• I think theres a difference between “going smaller”, and going “small”. Small guys in today’s game are generally 5’10-6’0″. Going with guys that are 5’7″ would be ridiculous. And THAT is what im asking. Why would teams draft players that small? The chances of that guy making any team are such a long shot, and yet every team drafts these types of players.

    • I always thought that the hype on Bernier was way out of the realm of reality. It’s hurt his reputation that he’s “just” a legitimate NHLer.

      • Yeah, for sure LA fans probably had the highest expectations of anyone, but can you blame us. Look at our history in net. My point being though that, he’s a legit net minder, and yet he’s been labelled a disappointment by many across the NHL now and I feel like it’s unwarranted based on what ive seen from him.

        • Yep, I totally agree. I feel bad for the guy. He’s a legit NHL goalie and everyone acts like he killed their firsfborn son because he hasn’t been in multiple all-star games.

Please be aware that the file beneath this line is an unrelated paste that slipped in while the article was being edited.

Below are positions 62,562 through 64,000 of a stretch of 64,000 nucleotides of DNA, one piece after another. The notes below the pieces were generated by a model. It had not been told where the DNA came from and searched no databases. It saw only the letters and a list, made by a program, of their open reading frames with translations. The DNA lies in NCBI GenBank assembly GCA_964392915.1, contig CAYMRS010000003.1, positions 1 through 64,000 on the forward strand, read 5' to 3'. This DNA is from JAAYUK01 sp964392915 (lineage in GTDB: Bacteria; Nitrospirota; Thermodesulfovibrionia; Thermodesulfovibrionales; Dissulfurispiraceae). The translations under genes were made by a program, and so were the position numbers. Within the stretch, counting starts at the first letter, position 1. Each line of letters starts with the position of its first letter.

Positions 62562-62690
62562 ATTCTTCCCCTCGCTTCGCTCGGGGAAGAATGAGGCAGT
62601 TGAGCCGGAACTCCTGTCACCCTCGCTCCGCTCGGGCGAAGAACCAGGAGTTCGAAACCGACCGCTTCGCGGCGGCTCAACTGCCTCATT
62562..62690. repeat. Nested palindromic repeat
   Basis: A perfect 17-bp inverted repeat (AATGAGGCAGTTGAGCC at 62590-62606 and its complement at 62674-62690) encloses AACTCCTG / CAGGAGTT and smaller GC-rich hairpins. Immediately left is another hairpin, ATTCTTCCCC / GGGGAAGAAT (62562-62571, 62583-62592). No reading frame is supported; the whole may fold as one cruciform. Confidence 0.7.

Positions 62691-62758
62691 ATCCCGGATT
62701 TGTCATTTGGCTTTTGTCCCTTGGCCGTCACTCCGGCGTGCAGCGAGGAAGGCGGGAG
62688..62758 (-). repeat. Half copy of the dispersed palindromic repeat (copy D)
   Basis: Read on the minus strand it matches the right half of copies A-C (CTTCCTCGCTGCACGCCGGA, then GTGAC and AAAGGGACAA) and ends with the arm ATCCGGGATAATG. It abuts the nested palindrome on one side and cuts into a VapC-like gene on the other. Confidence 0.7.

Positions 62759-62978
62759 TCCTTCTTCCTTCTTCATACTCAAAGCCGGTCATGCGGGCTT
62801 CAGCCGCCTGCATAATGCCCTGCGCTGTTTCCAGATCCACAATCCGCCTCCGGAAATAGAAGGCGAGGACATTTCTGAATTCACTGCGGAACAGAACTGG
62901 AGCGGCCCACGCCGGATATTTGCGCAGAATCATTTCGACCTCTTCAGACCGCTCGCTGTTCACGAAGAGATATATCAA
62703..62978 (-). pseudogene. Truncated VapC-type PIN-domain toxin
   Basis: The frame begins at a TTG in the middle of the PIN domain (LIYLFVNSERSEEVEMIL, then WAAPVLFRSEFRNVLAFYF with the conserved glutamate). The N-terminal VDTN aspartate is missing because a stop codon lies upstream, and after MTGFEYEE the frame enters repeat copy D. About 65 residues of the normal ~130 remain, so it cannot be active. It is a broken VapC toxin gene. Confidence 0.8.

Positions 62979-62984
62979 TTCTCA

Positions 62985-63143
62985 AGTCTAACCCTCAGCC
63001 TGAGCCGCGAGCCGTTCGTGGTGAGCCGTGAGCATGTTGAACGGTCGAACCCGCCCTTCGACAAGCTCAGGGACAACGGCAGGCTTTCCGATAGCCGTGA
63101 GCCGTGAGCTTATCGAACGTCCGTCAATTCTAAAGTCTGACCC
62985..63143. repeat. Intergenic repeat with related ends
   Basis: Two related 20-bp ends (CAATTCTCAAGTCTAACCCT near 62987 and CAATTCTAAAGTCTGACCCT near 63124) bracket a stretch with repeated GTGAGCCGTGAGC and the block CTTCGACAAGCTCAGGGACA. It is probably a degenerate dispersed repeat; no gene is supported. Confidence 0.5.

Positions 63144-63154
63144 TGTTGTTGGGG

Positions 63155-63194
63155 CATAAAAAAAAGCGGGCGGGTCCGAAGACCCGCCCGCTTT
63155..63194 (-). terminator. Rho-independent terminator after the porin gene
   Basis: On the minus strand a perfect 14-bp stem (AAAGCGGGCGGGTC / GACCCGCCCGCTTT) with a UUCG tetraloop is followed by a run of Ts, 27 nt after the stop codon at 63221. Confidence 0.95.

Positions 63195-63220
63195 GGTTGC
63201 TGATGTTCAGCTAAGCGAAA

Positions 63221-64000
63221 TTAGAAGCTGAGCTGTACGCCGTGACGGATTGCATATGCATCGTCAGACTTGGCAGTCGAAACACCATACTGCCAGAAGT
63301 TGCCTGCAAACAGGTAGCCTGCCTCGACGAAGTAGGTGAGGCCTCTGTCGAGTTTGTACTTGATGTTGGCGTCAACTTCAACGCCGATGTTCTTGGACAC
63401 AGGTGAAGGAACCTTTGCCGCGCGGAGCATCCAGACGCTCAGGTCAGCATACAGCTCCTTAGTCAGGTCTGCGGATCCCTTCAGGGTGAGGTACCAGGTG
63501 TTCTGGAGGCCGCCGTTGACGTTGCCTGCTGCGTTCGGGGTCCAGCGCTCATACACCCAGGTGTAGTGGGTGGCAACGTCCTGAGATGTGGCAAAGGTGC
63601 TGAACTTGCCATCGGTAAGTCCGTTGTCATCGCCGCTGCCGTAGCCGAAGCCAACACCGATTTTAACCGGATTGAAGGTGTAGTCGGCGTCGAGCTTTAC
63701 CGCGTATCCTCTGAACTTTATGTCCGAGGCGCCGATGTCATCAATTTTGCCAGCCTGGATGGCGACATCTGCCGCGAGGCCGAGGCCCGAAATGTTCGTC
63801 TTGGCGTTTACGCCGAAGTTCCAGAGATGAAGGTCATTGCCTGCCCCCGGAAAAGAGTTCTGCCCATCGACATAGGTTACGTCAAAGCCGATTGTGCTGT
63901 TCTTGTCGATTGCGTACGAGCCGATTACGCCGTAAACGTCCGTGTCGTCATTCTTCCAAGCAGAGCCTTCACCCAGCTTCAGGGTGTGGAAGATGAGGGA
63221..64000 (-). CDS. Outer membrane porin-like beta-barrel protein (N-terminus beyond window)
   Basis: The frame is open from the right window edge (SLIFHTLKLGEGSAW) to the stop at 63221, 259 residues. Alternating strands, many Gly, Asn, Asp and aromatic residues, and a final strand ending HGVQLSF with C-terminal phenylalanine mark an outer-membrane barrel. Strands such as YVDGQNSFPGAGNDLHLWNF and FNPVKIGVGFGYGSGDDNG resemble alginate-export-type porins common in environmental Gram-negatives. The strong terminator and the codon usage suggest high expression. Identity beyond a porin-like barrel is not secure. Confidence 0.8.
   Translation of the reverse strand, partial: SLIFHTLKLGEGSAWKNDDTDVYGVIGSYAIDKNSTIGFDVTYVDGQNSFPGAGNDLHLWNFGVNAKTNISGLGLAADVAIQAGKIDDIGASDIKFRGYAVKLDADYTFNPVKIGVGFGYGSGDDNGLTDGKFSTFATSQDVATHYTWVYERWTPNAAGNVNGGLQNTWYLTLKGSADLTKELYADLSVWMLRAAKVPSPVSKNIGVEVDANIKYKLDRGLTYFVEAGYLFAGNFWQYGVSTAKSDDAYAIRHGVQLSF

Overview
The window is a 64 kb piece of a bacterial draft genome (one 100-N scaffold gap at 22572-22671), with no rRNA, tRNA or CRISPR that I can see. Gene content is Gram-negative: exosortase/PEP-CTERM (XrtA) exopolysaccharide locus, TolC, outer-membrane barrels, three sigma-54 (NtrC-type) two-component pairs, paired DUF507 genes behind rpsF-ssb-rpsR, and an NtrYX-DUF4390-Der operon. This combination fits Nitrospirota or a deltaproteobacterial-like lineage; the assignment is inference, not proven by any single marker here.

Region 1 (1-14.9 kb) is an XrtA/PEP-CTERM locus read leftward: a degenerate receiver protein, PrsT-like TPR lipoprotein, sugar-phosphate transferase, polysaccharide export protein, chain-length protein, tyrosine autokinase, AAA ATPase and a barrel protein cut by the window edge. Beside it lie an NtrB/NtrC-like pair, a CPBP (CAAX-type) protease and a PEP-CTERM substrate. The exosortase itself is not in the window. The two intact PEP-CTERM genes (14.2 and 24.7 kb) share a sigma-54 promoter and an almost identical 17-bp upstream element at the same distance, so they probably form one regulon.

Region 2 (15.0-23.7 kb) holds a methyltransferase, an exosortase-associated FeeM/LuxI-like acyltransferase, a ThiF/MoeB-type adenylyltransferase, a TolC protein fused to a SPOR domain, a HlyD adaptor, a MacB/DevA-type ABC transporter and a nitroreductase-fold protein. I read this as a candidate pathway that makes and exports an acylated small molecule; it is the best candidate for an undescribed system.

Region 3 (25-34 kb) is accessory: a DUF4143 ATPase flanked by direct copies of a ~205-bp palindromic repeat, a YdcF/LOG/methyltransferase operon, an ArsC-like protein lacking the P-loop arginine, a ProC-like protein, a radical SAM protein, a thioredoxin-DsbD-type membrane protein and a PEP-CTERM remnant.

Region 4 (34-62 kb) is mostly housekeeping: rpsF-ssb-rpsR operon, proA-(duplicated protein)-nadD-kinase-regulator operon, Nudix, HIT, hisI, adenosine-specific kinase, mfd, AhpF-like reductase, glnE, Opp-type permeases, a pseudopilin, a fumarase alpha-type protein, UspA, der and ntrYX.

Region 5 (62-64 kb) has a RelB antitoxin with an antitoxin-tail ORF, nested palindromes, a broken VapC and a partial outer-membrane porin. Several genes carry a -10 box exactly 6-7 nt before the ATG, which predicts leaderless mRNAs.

9. “They want you to be drafted, play in the system, and crack the team by the time that three year entry-level deal is up. Otherwise, they’re looking at that other new prospect they just got in the system.”

    I think this points to another issue. Great players get passed up in great systems. So you’re a forward who could crack most NHL rosters, but the team that drafted you has several better guys. You wait a few years for your chance before the NHL club decides either to cut you loose or trade you. Then you scramble for a new contract or you’re on a new team that has a few years worth of prospects that are younger (and more hyped) than you are. Congratulations, through no fault of your own, you’re an AHLer for life.

  10. I am thinking that Andy Miele (Phoenix) might fall victim to a number of your points JB. Which is a bummer.